Then around 1781 officers and engineers of the French General Comte de Rochambeau's command arrived to survey the bridge as well. (I'm guessing after Yorktown was won and while they overwintered in Williamsburg, they likely heard of this natural wonder and came out to investigate for themselves!) Copious notes and descriptions returned with them to Paris where numerous artistic renderings were made. One of Rochambeau's party even wrote a book where some renderings were included, perhaps the first published ones that would indeed capture many an imagination.
Even more Europeans and Americans came to Natural Bridge to write detailed accounts and create many an artistic rendering. This helped to promote the grander of America in a time when Europe considered the nation culturally inept.
In fact, many people worldwide have read about Natural Bridge in Herman Melville's 1851 book, Moby Dick.
And then, through, the serene tranquilities of the tropical sea, among waves whose hand-clappings were suspended by extreme rapture, Moby Dick moved on, still withholding from sight the full terrors of his submerged trunk, entirely hiding the wretched hideousness of his jaw. But soon the fore part of him rose from the water; for an instant his whole marbleized body formed a high arch, like Virginia’s Natural Bridge, and warningly waving his bannered flukes in the air, the grand god revealed himself, sounded, and went out of sight. (Moby Dick by Herman Melville)
Even the artist and naturalist John James Audobon made mention of the bridge in his works:

I recollect that, while traveling in Virginia with a friend, he desired that I would go somewhat out of our intended route, to visit the renowned Rock Bridge of that State. My companion, who had passed over this natural bridge before, proposed a wager that he could lead me across it before I should be aware of its existence. It was early in April, and from the descriptions of this place which I had read, I felt confident that the Pewee Flycatcher must be about it. I accepted the proposal of my friend and trotted on, intent on proving to myself that, by constantly attending to one subject, a person must sooner or later become acquainted with it.
I listened to the notes of the different birds, which at intervals came to my ear, and at last had the satisfaction to distinguish those of the Pewee. I stopped my horse, to judge of the distance at which the bird might be, and a moment after told my friend that the bridge was short of a hundred yards from us, although it was impossible for us to see the spot itself. The surprise of my companion was great.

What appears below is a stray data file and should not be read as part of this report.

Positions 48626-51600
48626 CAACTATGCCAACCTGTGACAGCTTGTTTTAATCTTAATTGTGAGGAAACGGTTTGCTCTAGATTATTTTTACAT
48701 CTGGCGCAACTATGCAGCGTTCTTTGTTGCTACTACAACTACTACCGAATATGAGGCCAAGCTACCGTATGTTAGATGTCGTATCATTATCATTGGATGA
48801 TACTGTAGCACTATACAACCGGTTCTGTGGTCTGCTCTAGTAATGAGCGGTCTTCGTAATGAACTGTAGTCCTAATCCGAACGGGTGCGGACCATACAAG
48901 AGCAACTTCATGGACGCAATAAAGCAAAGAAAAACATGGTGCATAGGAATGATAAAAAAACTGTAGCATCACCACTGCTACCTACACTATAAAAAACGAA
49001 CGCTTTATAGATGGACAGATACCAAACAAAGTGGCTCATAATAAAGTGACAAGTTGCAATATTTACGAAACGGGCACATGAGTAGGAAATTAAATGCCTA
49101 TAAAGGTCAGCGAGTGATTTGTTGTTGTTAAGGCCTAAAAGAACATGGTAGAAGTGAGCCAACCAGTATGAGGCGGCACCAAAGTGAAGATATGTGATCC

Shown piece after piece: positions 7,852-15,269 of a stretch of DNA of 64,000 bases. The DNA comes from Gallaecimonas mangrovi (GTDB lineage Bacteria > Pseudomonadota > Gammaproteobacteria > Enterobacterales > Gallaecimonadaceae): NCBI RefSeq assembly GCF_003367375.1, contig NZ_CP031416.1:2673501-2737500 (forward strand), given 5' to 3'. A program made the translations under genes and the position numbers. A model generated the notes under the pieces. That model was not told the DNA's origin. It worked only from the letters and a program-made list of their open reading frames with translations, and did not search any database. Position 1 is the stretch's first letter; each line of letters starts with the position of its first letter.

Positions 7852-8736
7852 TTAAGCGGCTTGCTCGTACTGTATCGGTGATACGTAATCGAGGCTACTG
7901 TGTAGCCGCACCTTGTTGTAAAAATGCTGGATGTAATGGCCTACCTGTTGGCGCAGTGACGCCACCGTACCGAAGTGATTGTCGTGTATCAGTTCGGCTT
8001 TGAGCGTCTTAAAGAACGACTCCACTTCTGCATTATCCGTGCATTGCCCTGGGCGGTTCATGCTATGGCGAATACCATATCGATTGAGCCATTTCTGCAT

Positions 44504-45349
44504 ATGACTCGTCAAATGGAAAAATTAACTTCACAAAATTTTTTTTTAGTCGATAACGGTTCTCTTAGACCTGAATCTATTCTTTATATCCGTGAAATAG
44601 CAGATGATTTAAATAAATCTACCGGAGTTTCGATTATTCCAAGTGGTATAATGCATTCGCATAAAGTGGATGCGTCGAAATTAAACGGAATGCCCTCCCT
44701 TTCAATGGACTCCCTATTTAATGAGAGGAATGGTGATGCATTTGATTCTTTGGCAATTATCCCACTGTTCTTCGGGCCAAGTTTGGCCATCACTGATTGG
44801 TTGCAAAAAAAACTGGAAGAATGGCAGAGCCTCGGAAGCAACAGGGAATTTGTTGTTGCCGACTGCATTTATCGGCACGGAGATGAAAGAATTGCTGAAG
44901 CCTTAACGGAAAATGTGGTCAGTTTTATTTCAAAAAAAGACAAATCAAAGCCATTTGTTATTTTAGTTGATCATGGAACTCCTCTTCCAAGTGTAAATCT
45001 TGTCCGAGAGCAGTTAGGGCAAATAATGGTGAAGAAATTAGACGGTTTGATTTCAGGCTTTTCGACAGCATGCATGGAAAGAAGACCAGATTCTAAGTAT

"How do you know this?" he asked; "for," he continued, "you are correct."
"Simply," answered I, "because I hear the notes of the Pewee, and know that a cave, or a deep rocky creek, is at hand." (John James Audobon)
(For more information be sure to read this detailed article by Robert J. Smith.


In 1803, Jefferson had a 2 room log cabin built at the top of the hill, where the current hotel now stands. When he entertained guests from America and Europe at Monticello or Washington DC, he encouraged them to venture southwest to Natural Bridge. Many did travel here and stayed in the cabin, recording their names and observations in the ledger he left for record keeping.

Jefferson also wrote of Natural Bridge, "I view it in some degree as a public trust, and would on no consideration permit the bridge to be injured, defaced, or masked from public view." Thus a legacy was born. When Jefferson died, his private ownership fell to family heirs until, in 1835, they sold the land to a Joel Lackland for $1500.

Fast forward to the present. There have always been private owners who have allowed admittance of the public to view the wonder of the Natural Bridge. A few years ago the land was put up for sale, with a great bit of concern on many sides, including that of the seller. Who could afford the land and bridge at today's prices? Couldn't it become a state or national park? The vision of the current owner was like that of Jefferson, to hold it as a "public trust" for all to be able to enjoy.  It's a bit confusing, to me, but an agreement has been made...ownership, provision and money raising are all in the works...that will keep the bridge open to visitors, fulfilling Jefferson's original vision.


Natural Bridge (Images of America) by Ernst H. Kastning Ph.D. (found on google books for a preview)